Video tutorial: Wakelet Tutorial
Check out these updates! Wakelet updates (July 2019)
I recently published a post with tools to help organize and manage various aspects of your life. Wakelet is certainly at the top of that list. Here, I will detail more about Wakelet’s features as well as how educators and students are using it in and outside the classroom.
What is Wakelet?
Wakelet provides an extremely user-friendly platform to save, share, and organize content from across the web into beautiful collections. I love Wakelet because it reaches a variety of sources so that my thoughts and ideas aren’t scattered across email, Twitter, Pinterest, bookmarks, Google docs, etc. I can save all of these to one location and easily add text with descriptions to each item. I can also search for other collections and make a copy or export it as a PDF, as well as share it with friends and colleagues.
Let’s get set up!
How does it work? Once logged in, click on “Create a new collection.” Add a cover image (upload your own or choose from Wakelet’s library), give your collection a title and description, and start adding items by clicking on the green “plus” icon. You have a variety of options available (see photo below):
Once you have added an item, click on the pencil to edit any description or notes you might want to add. When you are at the Wakelet home page, your open browsers will appear on the right. You can drag and drop them to automatically be added to a collection. Click on the “Easy reorder mode” and hover to the right to move items up and down.
Note! You have the option to make your collections private or public. You can also search for public collections by topic or people and easily add their items to your own collections.
Saving from the Chrome extension: If you are on a website, in a Google Doc, etc., you simply need to click on the blue Wakelet extension icon at the top of your browser and you will be prompted with this screen to save the item to a collection. It’s as simple as that!
Teachers and students can organize and collaborate with ease.
Wakelet published this article on how teachers and students are using Wakelet with beautiful examples of student and teacher work. Here are a few ideas:
- Collaboration among other teachers & idea boards
- Tech coach: Compile tech tool sites and video tutorials for your team.
- PLCs: Create a collaborative board with ongoing resources. Add a document with your weekly agenda plenty in advance to promote preparedness and discussion.
- Professional development organization: Encourage teachers to make a collection with their own notes and sources regarding the PD topic, especially if reoccurring throughout the year.
- Speaking pictures: I have an Google Doc of random pictures that serve as speaking warm-ups. I added the doc to a collection but like the idea of being able to see all pictures at once without continual scrolling within a doc. I will be adding more pictures to this public Speaking Pictures (Padrah Gatewood) Wakelet. Feel free to make a copy!
- Weekly newsletter: Share your collection with parents to keep them apprised of what is happening in your class, along with any upcoming events or important announcements.
- School website: Some schools have opted out of overloading their website with information and instead share out a Wakelet collection with parents on a regular basis.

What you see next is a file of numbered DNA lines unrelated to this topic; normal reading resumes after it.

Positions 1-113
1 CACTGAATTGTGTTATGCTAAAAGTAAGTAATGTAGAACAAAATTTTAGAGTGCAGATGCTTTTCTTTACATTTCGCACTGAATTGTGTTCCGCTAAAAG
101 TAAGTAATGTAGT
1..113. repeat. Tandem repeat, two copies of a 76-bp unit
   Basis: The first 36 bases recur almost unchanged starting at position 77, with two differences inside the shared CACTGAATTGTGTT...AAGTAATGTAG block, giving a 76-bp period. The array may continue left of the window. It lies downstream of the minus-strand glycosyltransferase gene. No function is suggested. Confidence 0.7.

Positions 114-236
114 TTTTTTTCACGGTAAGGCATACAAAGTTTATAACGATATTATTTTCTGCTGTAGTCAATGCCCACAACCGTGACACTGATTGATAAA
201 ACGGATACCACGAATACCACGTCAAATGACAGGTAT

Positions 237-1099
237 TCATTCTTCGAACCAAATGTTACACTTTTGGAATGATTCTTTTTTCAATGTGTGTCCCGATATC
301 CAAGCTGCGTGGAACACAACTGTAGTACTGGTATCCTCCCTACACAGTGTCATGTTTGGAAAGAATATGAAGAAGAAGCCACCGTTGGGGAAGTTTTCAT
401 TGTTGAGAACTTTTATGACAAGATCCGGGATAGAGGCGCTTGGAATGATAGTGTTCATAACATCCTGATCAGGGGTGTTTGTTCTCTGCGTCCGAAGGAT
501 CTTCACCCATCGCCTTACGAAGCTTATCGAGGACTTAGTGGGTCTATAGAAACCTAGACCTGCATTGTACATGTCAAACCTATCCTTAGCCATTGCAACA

- Student resources: Share your notes, articles, videos, and supplementary materials with your students in a public collection.
- Search for public collections by topic or person: Easily make copies or choose a single item from a collection to add to your own.
- Save your tweets and articles for later:
- My “Read later” collection contains tweets with links to articles, or other materials I don’t have time to read until later.
- I read a recommendation to add tweets in reverse order to see them from start to finish if saving a Twitter conversation.
- Digital storytelling: This is a beautiful example of digital storytelling featured in the above Wakelet article. The author weaves the story of a dressmaker in Khair Khana, Afghanistan, who risked everything to protect her family from the Taliban. Audio accompanies the text at key transitions. The author’s voice navigates the reader through the dressmaker’s story in her writing by simply adding the “text” item in Wakelet. Further resources are included, such as the Council on Foreign Relations website, a Vimeo video bringing visual and audio to the reader. Imagine the possibilities and how expressive presentations could become beyond the standard essay.
- Collaborative research: The ability to collaborate on a collection means that students can be at their respective homes or study spaces and still working together toward their common project.
- Portfolios: Students can keep a collection of their work and see their progress from over the year.
- Recipe collections: Add a friend as a collaborator and see their favorite eats!
- Activities and resources for kids: My Pinterest was just taken over by Wakelet. I love the ability to add notes or just simply the picture if I don’t want to navigate Pinterest –> find a board –> click on Pin –> scroll, scroll, scroll through pages to finally see the activity.
- Collaborate with other parents to post upcoming events and times.
- House projects: DIYs, decorations, etc.
- Book club: Add future book ideas with commentary and reviews.
- Plan a trip collaboratively as a family with links to sites of interest, hotel and flight info, comments on top places to visit.
- Create a collection with your family photos and favorite memories!